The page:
U.S. Refugee Resettlement
Around the world more than 25 million refugees—over half of whom are children—have fled
conflict and persecution and remain in desperate need of a safe place to call home. For the most vulnerable among them, resettlement to a safe country is their best hope for finding safety and building a future for their children.
Since CWS began its work responding to the devastation of World War II, we have helped refugee families rebuild their lives in the United States. Through partnership with local communities and congregations we ensure each arriving family is met with a warm welcome and provided with the services they need to thrive and become valued members of their new communities.
Welcoming refugees and helping get a strong start in the United States is good for all of us. Refugees overwhelmingly give back to the communities that welcome them, opening businesses, volunteering and becoming actively engaged citizens.
Raul’s Silver Lining
Trigger Warning: This story mentions instances of sexual abuse, child abuse, kidnapping and human trafficking. For most people seeking asylum, the journey to a safe home requires an incredible amount of trust and hope. This is especially true for unaccompanied immigrant minors, whose age and lack of companionship make them more vulnerable in an already dangerous situation. For Raul,* trusting …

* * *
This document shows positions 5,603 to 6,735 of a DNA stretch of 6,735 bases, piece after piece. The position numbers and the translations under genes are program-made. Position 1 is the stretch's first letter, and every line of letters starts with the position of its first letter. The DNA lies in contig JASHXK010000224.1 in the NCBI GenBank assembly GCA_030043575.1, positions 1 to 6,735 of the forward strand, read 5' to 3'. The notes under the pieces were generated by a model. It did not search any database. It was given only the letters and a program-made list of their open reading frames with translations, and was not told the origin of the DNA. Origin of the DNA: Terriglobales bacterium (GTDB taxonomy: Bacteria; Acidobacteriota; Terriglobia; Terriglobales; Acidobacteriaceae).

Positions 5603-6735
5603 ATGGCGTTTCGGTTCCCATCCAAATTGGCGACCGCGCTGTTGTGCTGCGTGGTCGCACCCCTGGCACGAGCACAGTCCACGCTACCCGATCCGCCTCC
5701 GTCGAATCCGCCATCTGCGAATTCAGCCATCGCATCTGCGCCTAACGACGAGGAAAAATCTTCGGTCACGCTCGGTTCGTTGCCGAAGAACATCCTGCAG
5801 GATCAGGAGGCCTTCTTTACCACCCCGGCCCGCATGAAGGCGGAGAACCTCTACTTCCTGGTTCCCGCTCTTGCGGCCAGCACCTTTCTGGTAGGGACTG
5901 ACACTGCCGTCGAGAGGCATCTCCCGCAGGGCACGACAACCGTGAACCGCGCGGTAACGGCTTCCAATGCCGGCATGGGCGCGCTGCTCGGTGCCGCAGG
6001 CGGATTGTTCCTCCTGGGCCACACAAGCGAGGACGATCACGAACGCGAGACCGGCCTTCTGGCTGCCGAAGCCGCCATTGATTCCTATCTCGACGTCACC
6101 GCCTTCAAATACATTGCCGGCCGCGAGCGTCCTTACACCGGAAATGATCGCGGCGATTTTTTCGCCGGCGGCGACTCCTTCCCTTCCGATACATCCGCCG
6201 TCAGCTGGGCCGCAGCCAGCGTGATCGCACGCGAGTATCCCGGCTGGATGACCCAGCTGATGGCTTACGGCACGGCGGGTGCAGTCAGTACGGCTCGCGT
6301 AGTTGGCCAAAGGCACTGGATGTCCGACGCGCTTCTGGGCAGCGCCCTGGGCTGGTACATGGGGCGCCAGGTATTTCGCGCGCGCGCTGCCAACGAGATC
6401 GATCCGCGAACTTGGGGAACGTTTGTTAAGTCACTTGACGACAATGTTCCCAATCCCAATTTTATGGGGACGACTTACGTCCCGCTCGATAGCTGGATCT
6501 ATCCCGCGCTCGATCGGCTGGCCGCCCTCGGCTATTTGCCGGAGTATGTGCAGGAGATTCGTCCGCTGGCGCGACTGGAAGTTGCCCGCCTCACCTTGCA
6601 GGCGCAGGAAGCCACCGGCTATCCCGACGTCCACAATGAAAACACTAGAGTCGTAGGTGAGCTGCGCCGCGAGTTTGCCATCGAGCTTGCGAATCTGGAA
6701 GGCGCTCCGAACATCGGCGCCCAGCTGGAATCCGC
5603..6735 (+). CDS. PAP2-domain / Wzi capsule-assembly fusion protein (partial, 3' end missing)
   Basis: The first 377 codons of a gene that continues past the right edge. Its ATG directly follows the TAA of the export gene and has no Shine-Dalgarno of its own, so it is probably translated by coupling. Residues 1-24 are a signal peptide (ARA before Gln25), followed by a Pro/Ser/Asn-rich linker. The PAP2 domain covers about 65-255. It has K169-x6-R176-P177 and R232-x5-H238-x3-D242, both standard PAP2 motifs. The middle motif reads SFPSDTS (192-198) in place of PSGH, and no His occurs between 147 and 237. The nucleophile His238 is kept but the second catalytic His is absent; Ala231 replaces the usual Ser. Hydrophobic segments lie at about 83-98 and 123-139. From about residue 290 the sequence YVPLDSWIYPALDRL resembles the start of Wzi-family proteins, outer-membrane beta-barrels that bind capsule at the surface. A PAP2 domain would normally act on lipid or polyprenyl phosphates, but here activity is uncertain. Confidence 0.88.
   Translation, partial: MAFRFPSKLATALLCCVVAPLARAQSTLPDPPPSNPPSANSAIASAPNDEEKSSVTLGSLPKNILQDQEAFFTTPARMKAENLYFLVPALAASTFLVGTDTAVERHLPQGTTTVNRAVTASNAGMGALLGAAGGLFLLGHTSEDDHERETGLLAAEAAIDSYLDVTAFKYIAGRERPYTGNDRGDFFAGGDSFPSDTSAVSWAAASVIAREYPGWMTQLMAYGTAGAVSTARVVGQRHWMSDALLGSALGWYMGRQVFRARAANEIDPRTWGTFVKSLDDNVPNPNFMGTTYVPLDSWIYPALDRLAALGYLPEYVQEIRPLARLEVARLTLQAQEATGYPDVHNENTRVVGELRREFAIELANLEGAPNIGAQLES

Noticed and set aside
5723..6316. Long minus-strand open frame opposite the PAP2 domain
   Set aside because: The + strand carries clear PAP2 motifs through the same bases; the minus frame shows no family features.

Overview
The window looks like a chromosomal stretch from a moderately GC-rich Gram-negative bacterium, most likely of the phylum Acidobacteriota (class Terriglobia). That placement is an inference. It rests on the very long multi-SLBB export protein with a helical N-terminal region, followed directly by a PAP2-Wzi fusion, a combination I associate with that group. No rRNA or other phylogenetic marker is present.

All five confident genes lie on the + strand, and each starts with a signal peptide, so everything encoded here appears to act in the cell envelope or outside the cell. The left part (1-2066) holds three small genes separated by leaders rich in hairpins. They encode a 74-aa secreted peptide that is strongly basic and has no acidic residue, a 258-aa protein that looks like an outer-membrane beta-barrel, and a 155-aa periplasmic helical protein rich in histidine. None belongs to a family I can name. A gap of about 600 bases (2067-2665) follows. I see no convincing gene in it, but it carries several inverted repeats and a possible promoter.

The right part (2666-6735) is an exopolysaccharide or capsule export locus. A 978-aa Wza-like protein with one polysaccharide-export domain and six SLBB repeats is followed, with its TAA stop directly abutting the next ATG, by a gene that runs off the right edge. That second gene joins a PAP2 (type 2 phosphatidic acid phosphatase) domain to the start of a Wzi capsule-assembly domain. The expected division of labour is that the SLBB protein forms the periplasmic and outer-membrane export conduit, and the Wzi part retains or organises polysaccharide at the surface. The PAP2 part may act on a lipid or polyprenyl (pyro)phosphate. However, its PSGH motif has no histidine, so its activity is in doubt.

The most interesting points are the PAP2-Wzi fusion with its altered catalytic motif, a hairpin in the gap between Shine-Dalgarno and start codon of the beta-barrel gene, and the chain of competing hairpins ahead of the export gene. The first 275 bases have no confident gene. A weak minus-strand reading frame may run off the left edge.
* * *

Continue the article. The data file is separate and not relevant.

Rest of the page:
What a Difference a Year Brings
One year ago, Najiba, a young mother of 6-month and 3-year-old girls, was preparing to leave the mountainous hamlet in Afghanistan, where she’d lived her entire life. Left behind would be her widowed mother and a brother who has a disability. Another brother would soon escape to Iraq. Soon Najiba would be joining her husband, Naser, a security guard for …
Getting Around Greensboro
I remember the first time I used public transportation in Boston. It was a stressful experience. I stared at the touch screen ticket kiosk, not sure where to start as people lined up behind me. Once I got to know how to navigate the system, such as purchasing the ticket and getting off where I wanted, it felt truly liberating …